The Herondo, $45; at Perverse Sunglasses

The Herondo, $45; at Perverse Sunglasses

What’s your favorite sunglasses moment in pop culture?
Do you remember the movie posters from “Matrix”? So totally cool. It’s not my favorite style of sunglasses, but that poster is so, so cool.

Who’s your favorite sunglasses style icon throughout history?
There are two women: One is, of course, Jackie O. The next one is Audrey Hepburn from “Breakfast at Tiffany’s.”

What’s your design process?
It’s imperative for us that everyone on our team likes it. You should see our product-development sessions. It’s just like girls huddled, trying on sunglasses. We pick the ones that look universally flattering on everyone.

If you could wear only lipstick or sunglasses, which would you choose?
I’m going to go with sunglasses, because lipstick makes you feel good, but sunglasses make you feel like a badass. These days, I’m in the mood to feel badass.

El Gato, $32; at Perverse Sunglasses

El Gato, $32; at Perverse Sunglasses

Some of the pieces from your line such as El Gato [above] are pretty extreme. What do you recommend styling them with?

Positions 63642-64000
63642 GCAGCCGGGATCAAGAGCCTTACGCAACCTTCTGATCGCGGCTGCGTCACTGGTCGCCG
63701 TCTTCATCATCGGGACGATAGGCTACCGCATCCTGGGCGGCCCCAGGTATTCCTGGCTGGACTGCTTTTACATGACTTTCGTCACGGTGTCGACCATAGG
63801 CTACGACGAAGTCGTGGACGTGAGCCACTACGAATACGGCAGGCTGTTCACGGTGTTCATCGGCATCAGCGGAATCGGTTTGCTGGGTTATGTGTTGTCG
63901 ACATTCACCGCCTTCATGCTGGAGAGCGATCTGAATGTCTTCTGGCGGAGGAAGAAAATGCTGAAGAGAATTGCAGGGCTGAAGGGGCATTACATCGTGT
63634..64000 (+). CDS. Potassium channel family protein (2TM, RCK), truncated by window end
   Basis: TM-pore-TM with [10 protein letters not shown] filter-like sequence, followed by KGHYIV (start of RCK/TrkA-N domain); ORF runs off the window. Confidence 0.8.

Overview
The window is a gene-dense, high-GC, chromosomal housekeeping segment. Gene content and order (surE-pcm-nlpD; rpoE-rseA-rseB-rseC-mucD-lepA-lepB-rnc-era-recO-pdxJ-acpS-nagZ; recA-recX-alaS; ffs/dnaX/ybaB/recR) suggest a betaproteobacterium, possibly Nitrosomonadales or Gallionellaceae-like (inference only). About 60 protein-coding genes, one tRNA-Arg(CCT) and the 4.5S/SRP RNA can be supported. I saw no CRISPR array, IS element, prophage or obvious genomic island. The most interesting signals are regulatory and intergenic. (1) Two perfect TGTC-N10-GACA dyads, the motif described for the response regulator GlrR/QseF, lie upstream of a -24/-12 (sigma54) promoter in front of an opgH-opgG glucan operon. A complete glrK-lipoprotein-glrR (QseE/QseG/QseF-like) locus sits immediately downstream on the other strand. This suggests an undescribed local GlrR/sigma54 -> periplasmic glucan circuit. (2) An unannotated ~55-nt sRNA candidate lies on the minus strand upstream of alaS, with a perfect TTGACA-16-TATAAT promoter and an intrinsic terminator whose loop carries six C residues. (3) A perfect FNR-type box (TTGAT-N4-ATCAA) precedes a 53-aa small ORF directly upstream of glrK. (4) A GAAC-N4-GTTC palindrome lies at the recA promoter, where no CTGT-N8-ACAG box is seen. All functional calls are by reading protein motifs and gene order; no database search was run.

When we launched that item, I knew it wasn’t for everyone. But it’s for those people who aren’t afraid to explore, because it’s so attention-getting, I think it looks best with just a pair of jeans and a white tank top. Just let the sunglasses do the talking.

How do you come up with the names of each style?
A lot of the names are inspired by our loved ones, so our VP of creatives named a pair after her husband, and one pair is named after her mother-in-law!

Geek Chic, $45; at Perverse Sunglasses

Geek Chic, $45; at Perverse Sunglasses

What advice do you have for finding the perfect pair of sunglasses for your face shape?
We don’t have guidelines. We’ve tried on thousands, and every guest that walks into our office—we ask them to try on a pair. What we’ve really realized is that many different pairs that most people thought did not work, do work. Depending on their hairstyle, makeup, outfit. It’s about everything. Don’t be afraid, just go ahead and try.

Your story is so inspiring for other women entrepreneurs. What advice do you have for women who want to start their own businesses?
There’s so much—but here’s one piece of advice I got from a close friend that always works with me. Stick to your goal only, and everything else is white noise. That’s very important. Another thing: When you start out, you open your business and you start seeing cash come in—when you see that cash, that’s not your money. That money belongs to the company, and you have to reinvest as much, if not every single dollar that comes in back into the business for at least a couple of years to grow your business. I did that with my last business. I plan to do that with this business as well.